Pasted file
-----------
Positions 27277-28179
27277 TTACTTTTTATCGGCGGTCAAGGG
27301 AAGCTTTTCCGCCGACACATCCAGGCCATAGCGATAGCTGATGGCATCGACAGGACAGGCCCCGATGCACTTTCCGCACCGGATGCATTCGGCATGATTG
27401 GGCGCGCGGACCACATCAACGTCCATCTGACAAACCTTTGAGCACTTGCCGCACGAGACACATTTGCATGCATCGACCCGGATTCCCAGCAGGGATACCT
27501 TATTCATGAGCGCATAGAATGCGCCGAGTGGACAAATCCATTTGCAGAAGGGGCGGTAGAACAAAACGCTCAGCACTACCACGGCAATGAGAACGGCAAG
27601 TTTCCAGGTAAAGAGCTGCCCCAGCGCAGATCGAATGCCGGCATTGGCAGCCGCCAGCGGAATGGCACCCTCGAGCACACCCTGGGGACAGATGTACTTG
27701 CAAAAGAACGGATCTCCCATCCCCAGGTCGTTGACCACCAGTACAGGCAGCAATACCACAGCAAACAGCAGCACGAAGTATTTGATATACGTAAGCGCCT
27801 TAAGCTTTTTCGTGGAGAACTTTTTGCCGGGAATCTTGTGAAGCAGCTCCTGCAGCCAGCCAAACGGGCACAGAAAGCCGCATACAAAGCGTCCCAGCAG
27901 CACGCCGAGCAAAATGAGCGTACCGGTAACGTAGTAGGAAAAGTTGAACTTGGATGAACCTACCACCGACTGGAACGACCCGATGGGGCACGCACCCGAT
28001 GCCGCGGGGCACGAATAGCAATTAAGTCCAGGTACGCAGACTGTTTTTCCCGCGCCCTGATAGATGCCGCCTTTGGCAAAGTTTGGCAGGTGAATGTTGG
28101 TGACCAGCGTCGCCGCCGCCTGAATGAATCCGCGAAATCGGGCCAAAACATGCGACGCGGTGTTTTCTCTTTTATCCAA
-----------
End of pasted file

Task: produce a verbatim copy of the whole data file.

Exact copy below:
Positions 27277-28179
27277 TTACTTTTTATCGGCGGTCAAGGG
27301 AAGCTTTTCCGCCGACACATCCAGGCCATAGCGATAGCTGATGGCATCGACAGGACAGGCCCCGATGCACTTTCCGCACCGGATGCATTCGGCATGATTG
27401 GGCGCGCGGACCACATCAACGTCCATCTGACAAACCTTTGAGCACTTGCCGCACGAGACACATTTGCATGCATCGACCCGGATTCCCAGCAGGGATACCT
27501 TATTCATGAGCGCATAGAATGCGCCGAGTGGACAAATCCATTTGCAGAAGGGGCGGTAGAACAAAACGCTCAGCACTACCACGGCAATGAGAACGGCAAG
27601 TTTCCAGGTAAAGAGCTGCCCCAGCGCAGATCGAATGCCGGCATTGGCAGCCGCCAGCGGAATGGCACCCTCGAGCACACCCTGGGGACAGATGTACTTG
27701 CAAAAGAACGGATCTCCCATCCCCAGGTCGTTGACCACCAGTACAGGCAGCAATACCACAGCAAACAGCAGCACGAAGTATTTGATATACGTAAGCGCCT
27801 TAAGCTTTTTCGTGGAGAACTTTTTGCCGGGAATCTTGTGAAGCAGCTCCTGCAGCCAGCCAAACGGGCACAGAAAGCCGCATACAAAGCGTCCCAGCAG
27901 CACGCCGAGCAAAATGAGCGTACCGGTAACGTAGTAGGAAAAGTTGAACTTGGATGAACCTACCACCGACTGGAACGACCCGATGGGGCACGCACCCGAT
28001 GCCGCGGGGCACGAATAGCAATTAAGTCCAGGTACGCAGACTGTTTTTCCCGCGCCCTGATAGATGCCGCCTTTGGCAAAGTTTGGCAGGTGAATGTTGG
28101 TGACCAGCGTCGCCGCCGCCTGAATGAATCCGCGAAATCGGGCCAAAACATGCGACGCGGTGTTTTCTCTTTTATCCAA